This effect is quit interesting to decompose. There are a few versions out there with some confusing formulations and constants, however in essence they all come from the same principles. This version is based on one by Luis Gonzalez, which in turn was based Iñigo Quilez's version (formula 14). (iq emailed me to tell me about his windows-only program, but the data file is plain-text - lots more effects to decompose! Thanks iq!)

First, we start with our trusty radius calculation:

Now to generate a sphere-like looking object we want to create something that looks somewhat like a parabola when we take a slice of it. By careful choice of our equations we should be able to construct the appropriate curve. First, since we are creating a sphere we need to create the outline of the sphere, which of course will be a circle. We can use the fact that the square-root of a negative number will be 'undefined' (complex) to generate the outline of our sphere:

This generates a circle from a re-arrangment of the circle equation (simplified for unit circle):

Gee, that looks vaguely sphereoid already. We just need to make it look more 3D. Well, lets try generating a sphere from the equation of a circle:

Recall from the tunnel tutorial that to project from 3D to 2D we simply need to divide by z. We can use the 3D equation of the sphere to calculate the Z depth of the sphere, (i.e. divide by r*r).

Its starting to look good, now we just need to finish it off with a perspective divide and we have our final result (we can also factor out the redundant square-root):

It's not raytracing, but it looks pretty good.

First, we start with our trusty radius calculation:

vec2 p = -1.0 + 2.0 * gl_FragCoord.xy / resolution.xy;

float r =sqrt(dot(p,p));

Now to generate a sphere-like looking object we want to create something that looks somewhat like a parabola when we take a slice of it. By careful choice of our equations we should be able to construct the appropriate curve. First, since we are creating a sphere we need to create the outline of the sphere, which of course will be a circle. We can use the fact that the square-root of a negative number will be 'undefined' (complex) to generate the outline of our sphere:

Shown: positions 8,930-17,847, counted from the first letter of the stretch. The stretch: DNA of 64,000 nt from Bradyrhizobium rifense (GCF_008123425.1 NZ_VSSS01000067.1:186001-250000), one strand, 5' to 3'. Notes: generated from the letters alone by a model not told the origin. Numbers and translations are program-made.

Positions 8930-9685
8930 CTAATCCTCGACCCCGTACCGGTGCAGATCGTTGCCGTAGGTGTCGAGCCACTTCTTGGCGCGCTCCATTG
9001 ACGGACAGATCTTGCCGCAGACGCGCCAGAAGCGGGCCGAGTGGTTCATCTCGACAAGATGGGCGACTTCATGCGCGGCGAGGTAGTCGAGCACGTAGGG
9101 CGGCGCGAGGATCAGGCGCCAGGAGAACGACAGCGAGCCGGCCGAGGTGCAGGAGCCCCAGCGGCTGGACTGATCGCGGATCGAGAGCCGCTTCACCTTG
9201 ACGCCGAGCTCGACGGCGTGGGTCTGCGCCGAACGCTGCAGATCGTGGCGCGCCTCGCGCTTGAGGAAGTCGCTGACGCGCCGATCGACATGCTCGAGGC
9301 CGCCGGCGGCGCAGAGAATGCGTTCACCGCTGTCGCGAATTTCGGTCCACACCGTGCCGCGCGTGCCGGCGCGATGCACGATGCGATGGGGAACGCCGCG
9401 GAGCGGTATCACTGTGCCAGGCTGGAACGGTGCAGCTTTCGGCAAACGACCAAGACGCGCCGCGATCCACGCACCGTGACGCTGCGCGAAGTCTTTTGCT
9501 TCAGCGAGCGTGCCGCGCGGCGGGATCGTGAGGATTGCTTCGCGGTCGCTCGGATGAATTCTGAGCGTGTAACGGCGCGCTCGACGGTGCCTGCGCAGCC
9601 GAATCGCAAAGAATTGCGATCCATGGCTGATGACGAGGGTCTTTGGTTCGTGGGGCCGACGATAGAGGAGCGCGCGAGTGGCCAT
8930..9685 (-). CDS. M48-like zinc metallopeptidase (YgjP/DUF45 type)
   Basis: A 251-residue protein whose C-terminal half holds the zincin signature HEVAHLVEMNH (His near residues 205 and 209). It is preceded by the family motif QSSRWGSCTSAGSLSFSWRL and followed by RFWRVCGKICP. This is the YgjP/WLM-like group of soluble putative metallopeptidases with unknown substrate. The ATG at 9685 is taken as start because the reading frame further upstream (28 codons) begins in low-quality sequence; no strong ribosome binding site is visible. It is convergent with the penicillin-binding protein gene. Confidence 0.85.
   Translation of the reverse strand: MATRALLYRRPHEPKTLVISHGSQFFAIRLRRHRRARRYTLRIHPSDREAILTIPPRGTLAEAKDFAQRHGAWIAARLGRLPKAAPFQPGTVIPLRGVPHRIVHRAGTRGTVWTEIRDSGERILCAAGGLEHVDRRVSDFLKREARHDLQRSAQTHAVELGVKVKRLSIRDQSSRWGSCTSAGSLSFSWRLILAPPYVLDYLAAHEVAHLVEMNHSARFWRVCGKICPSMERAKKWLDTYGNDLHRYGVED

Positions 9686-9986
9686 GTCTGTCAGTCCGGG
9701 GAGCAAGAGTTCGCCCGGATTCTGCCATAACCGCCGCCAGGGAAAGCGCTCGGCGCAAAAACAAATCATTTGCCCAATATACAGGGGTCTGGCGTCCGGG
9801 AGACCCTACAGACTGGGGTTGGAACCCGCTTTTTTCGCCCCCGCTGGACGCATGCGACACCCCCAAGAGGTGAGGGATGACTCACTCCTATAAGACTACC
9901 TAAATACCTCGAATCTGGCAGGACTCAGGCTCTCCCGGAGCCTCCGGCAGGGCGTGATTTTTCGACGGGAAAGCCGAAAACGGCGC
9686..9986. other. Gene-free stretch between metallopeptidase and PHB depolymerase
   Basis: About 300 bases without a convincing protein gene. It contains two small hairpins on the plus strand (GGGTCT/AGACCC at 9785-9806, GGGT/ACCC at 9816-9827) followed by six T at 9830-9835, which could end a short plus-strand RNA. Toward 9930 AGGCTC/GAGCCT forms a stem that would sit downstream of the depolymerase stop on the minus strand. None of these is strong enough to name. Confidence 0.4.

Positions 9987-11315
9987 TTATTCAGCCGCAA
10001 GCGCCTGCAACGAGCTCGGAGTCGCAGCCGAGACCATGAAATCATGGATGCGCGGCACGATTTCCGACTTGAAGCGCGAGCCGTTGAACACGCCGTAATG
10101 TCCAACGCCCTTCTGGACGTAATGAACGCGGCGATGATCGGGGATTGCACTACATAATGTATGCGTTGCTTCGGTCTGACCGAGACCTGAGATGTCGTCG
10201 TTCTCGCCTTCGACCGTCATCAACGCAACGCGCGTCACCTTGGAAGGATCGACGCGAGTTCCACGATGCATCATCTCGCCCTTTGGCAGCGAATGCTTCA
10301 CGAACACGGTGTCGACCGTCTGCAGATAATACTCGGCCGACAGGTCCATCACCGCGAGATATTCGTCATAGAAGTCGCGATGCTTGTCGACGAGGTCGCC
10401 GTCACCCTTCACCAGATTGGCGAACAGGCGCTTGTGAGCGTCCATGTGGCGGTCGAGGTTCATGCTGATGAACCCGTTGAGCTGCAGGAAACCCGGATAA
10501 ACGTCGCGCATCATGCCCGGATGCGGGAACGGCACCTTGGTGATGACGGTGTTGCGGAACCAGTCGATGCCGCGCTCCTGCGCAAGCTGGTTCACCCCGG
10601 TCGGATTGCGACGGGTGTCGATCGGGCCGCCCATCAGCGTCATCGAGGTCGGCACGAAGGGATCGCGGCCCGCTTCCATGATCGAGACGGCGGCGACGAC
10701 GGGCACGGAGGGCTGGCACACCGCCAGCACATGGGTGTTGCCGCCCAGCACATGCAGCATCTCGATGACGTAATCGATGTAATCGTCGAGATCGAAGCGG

` float f = sqrt(1.0 - r*r);`

gl_FragColor = vec4(f,0.0,0.0, 1.0);

Inside the 'sphere' (inverted below) |

This generates a circle from a re-arrangment of the circle equation (simplified for unit circle):

x²+y²=1 y²=1-x² y=sqrt(1-x²)If you apply a linear texture to this, you will notice that it seems like we are looking at the 'inside' of a parabola, and to get something that looks like a sphere, we need to be looking from the 'outside'. We can fix this by inverting our previous result:

` vec2 p = -1.0 + 2.0 * gl_FragCoord.xy / resolution.xy;`

vec2 uv;

float r =sqrt(dot(p,p));

float f = 1.0 - sqrt(1.0 - r*r);

uv.x = p.x*f;

uv.y = p.y*f;

gl_FragColor = vec4(texture2D(tex,uv).xyz, 1.0);

Gee, that looks vaguely sphereoid already. We just need to make it look more 3D. Well, lets try generating a sphere from the equation of a circle:

z=r*r |

r = sqrt(x*x+y*y); z = r*r;

Recall from the tunnel tutorial that to project from 3D to 2D we simply need to divide by z. We can use the 3D equation of the sphere to calculate the Z depth of the sphere, (i.e. divide by r*r).

Its starting to look good, now we just need to finish it off with a perspective divide and we have our final result (we can also factor out the redundant square-root):

` vec2 p = -1.0 + 2.0 * gl_FragCoord.xy / resolution.xy;`

vec2 uv;

float r = dot(p,p);

float f = (1.0-sqrt(1.0-r))/(r);

uv.x = p.x*f + time;

uv.y = p.y*f + time;

gl_FragColor = vec4(texture2D(tex,uv).xyz, 1.0);

It's not raytracing, but it looks pretty good.

## 3 comments:

The animation at the bottom is really cool!

Thanks, nice writeup :)

What are the constraints on the texture JPEG. I tried swapping in another (fairly randomly selected) texture for neheTexture.image.src but nothing shows. Does it need to be square, same dimensions etc?

Hi Dan, the texture needs to be square, and it needs to be in a format supported by WebGL

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